for all have sinned and fall short of the glory of God, and are justified by his grace as a gift, through the redemption that is in Christ Jesus” Romans 3:23-24

The reality is we will all need to answer before God. The bad news is that we’re all guilty; the good news is Jesus came to declare us innocent.

2. Jesus’s Death and Resurrection
If Jesus is the doorway through which we enter, the cross and the empty tomb are the hinges. Much to my frustration, I have heard many “gospel presentations” at large evangelistic youth events where the cross and resurrection have been either completely absent or so briefly mentioned they merely got a head-nod.

Read through the book of Acts and see how the Apostles preached the gospel. They always emphasized the Person of Christ (who Jesus is) and the Work of Christ (what he did: especially on the cross and through the resurrection).

The gospel is not shared by merely asking, “Do you want to be a child of God” or “Do you want to be forgiven?” Those are great questions, and they may pave the road towards sharing the good news about who Jesus is and what he did, but they are not the gospel.

Our faith needs to be placed in Jesus Christ, for he alone is the giver of good news (which is what the word “gospel” means… “good news”). The gospel is the message of what Jesus did: he died as our substitute on the cross, taking upon himself the judgment that we deserve, and we claim his resurrection victory as our own by faith. Because of Jesus we have been reconciled, redeemed, and reunited with God. The rift that was torn between God and humanity has been restored. The wrath of God, which we earned because of our sinful rebellion against his sovereign reign, has been quenched by the cross. The sting of death has been defeated and given the death-sentence because of the resurrection.

The message of the gospel completely hinges upon who Jesus is (the Son of God) and what he did (took away the sin of the world through his death and resurrection). If you do not focus on Jesus you simply are not talking about the gospel.

3. Repentance
The only appropriate response to the gospel is repentance. When we recognize our sin, we see our need for a savior. When we believe in Jesus and place our faith in what he has done for us, we proclaim that our eternal destiny is completely dependent on him. If those two things are true of us, we need to understand repentance. Again, we look at the Apostles’ preaching to see the necessity of repentance,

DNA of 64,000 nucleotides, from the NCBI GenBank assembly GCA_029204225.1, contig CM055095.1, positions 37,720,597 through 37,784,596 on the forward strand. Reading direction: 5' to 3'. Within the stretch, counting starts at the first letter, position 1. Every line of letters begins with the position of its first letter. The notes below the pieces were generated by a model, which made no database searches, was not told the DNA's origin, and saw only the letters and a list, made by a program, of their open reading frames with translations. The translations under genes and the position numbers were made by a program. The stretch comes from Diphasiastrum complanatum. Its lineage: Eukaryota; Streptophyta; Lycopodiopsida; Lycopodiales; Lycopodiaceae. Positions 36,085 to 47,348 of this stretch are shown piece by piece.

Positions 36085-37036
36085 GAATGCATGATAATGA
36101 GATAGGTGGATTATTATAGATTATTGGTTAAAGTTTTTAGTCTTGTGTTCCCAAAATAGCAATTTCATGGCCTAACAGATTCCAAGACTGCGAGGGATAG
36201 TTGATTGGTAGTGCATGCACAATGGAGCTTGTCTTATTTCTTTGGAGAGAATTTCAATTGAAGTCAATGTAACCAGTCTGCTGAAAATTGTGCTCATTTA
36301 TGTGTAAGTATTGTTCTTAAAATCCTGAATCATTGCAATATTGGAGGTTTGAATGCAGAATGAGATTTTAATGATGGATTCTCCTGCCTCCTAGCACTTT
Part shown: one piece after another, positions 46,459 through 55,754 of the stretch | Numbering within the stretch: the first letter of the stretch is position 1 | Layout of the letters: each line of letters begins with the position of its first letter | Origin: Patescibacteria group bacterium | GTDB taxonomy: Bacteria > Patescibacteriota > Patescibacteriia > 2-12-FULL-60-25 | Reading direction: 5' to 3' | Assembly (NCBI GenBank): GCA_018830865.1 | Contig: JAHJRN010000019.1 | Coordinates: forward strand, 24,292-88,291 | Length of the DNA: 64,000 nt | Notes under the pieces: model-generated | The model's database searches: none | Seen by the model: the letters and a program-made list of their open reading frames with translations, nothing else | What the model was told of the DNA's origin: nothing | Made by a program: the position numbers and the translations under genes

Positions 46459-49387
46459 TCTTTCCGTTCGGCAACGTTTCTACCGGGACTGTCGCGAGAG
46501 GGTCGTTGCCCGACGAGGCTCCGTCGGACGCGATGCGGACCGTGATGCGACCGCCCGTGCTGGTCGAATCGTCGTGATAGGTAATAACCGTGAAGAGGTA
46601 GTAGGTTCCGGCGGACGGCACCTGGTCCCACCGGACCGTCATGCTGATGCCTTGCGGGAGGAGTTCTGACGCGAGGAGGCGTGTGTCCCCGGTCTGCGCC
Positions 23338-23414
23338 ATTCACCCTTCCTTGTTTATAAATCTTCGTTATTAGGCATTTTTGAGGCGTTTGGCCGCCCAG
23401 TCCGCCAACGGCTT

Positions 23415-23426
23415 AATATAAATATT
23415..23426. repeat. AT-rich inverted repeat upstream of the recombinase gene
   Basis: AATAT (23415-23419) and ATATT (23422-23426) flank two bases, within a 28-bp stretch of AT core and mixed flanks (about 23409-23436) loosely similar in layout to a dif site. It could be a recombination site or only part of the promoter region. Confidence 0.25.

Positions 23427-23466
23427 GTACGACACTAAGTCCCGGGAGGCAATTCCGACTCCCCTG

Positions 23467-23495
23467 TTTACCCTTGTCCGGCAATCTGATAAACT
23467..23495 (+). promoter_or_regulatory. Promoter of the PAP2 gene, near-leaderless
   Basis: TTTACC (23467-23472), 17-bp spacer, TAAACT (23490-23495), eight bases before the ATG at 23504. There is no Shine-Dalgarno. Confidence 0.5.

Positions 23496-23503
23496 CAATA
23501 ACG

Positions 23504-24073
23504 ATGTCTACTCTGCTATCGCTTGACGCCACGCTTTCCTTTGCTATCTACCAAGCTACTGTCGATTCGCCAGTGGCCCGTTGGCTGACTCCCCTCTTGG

I… declared first to those in Damascus, then in Jerusalem and throughout all the region of Judea, and also to the Gentiles, that they should repent and turn to God, performing deeds in keeping with their repentance.” Acts 26:20

Technically, to “repent” means “to change your mind,” or “to turn around.” I like to explain it as doing an about-face. For more about repentance you can go here.

There are two main steps to repentance:

  1. Confessing that you are a sinner. Not just in a general sense, but to actually name your sins before God. “God, I’m proud. I want people to think I’m important and impressive and I tend to care more about their opinion than I care about your opinion.” Naming your sins before God doesn’t surprise him. Confession weakens your sin by staring it straight in the eye instead of playing pretend that you don’t have issues. If you can’t confess your sin, you cannot repent.
  2. Professing that God is better than your sin… and living like it. If you confess your pride but continue to live in it, then have you really admitted that it was wrong or did you simply pay lip-service to what you think was the “right thing” to pray? Confession leads to profession… saying that the joy of following God is greater than the happiness offered by sin. Simply put, this second step of repentance is “living it!” So you want to stop sinning? Great. Will you live differently?

Without repentance, faith is hollow and empty. We can claim to be Christians, and we can say that we believe in Jesus, but we are saying by our lives that we want eternal life with God but we want our independence right now.

Reminder: Jesus Wants to Make You New
If you are sharing the gospel with someone, be sure they realize that Jesus wants to make them new. New hope. New faith. New destiny. New freedom. New life.

“Therefore, if anyone is in Christ, he is a new creation. The old has passed away; behold, the new has come.” 2 Corinthians 5:17

Forgiveness is “free” in the sense that we can’t earn it and we certainly don’t deserve it. Becoming a Christian will cost you something. Obviously, we don’t give up all our sinful habits in the moment we give ourselves to Jesus. The Christian life is a lifelong habit of repentance because we’re always finding something new to confess and because we routinely slip into our old habits of believing that sin can bring more joy than Jesus.

I love to remind people that Jesus wants to make them new. Not new in a way that is completely different from the old; but new in a way that is more complete than what was there before.